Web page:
Due to the unrest, the National Cereals and Produce Board of Kenya, in charge of the country’s grain reserves, has not yet opened maize-buying centres across the Rift Valley region this year.

According to a January update by the Kenya Food Security Network, which comprises the UN World Food Programme (WFP), USAID, Famine Early Warning System and the government, the unrest has led to an unprecedented decline in food security among normally food-secure farmers as well as the urban poor.


Photo: Allan Gichigi/IRIN
A child displaced in the post-election violence receives donated food at a camp

Overall, the group said, national food security had dramatically declined in just two weeks following the violence that has resulted in hundreds of deaths, displacement of at least 290,000 people and destruction of livelihoods for hundreds of thousands more.

The Kenya Food Security Network is due to conduct a multi-agency food security assessment in the first week of February to determine the extent of food insecurity in the affected areas.

In its humanitarian update covering 21-28 January, the UN Office for the Coordination of Humanitarian Affairs (OCHA-Kenya), stated: “The next two months are usually a critical period for land preparation and planting, however, with the prospects for return and resettlement being rather dim, many, if not most, of the farmers will not be able to carry out these tasks. Rising prices are also affecting farm inputs and availability of basic commodities in the markets throughout the country.”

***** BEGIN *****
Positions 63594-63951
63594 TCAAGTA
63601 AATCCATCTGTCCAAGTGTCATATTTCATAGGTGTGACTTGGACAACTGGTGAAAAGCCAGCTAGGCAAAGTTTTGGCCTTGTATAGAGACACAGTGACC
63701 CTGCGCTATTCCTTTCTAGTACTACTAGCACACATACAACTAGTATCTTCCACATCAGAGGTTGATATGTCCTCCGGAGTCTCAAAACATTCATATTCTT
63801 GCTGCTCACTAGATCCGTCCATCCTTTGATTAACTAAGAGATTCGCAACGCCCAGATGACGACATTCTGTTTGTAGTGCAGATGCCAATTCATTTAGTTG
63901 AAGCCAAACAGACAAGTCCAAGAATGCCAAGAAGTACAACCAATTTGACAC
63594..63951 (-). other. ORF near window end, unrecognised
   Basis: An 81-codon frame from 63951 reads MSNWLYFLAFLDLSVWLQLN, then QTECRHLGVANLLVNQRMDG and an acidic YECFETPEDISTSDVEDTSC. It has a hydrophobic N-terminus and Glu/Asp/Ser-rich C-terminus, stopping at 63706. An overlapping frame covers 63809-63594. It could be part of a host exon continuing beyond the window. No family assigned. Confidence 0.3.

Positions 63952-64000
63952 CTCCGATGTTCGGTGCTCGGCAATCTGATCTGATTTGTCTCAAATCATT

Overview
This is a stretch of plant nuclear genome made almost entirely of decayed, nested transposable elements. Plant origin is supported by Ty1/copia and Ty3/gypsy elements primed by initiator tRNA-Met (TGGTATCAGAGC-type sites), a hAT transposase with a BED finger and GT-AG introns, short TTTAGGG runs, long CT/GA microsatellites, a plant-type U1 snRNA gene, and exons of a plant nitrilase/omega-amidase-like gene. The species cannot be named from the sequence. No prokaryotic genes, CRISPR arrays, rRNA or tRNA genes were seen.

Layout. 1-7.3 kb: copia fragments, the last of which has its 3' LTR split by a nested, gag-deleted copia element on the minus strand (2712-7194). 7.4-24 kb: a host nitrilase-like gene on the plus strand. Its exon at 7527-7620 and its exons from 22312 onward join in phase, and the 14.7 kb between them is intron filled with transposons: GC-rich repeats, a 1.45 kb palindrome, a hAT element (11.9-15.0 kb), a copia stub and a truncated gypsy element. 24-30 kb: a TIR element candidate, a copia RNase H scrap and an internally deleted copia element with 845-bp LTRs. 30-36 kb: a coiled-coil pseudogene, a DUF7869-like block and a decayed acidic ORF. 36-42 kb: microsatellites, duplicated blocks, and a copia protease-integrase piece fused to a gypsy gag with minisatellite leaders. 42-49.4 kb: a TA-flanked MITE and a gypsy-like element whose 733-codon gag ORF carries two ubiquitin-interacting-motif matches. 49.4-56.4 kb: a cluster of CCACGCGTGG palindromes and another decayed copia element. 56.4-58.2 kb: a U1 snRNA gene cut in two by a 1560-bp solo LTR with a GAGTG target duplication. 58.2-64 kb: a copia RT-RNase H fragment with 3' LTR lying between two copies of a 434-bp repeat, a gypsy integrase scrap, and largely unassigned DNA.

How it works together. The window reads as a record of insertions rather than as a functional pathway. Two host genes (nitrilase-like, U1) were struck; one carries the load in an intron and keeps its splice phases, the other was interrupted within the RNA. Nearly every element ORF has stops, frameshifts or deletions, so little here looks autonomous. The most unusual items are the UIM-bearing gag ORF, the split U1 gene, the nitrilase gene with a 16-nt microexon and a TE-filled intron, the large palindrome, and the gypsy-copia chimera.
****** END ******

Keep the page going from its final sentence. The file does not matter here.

Farmers who depend on short rains and those in drought-prone areas are likely to experience significant crop failure, OCHA-Kenya stated.

Going it alone

Nick Moon, the managing director of KickStart – which produces water pumps and oil presses – told IRIN on 31 January that the demand for the company’s portable water pumps had risen in the past month. He attributes the high demand to farmers’ need for greater self-reliance in the face of poor access to markets to buy food.

The small pumps cost Ksh2,490 [$35] and weigh about 4kg. He said farmers could bounce back to productivity, with time and the technology, such as the portable irrigation pumps, which are affordable for many farming communities.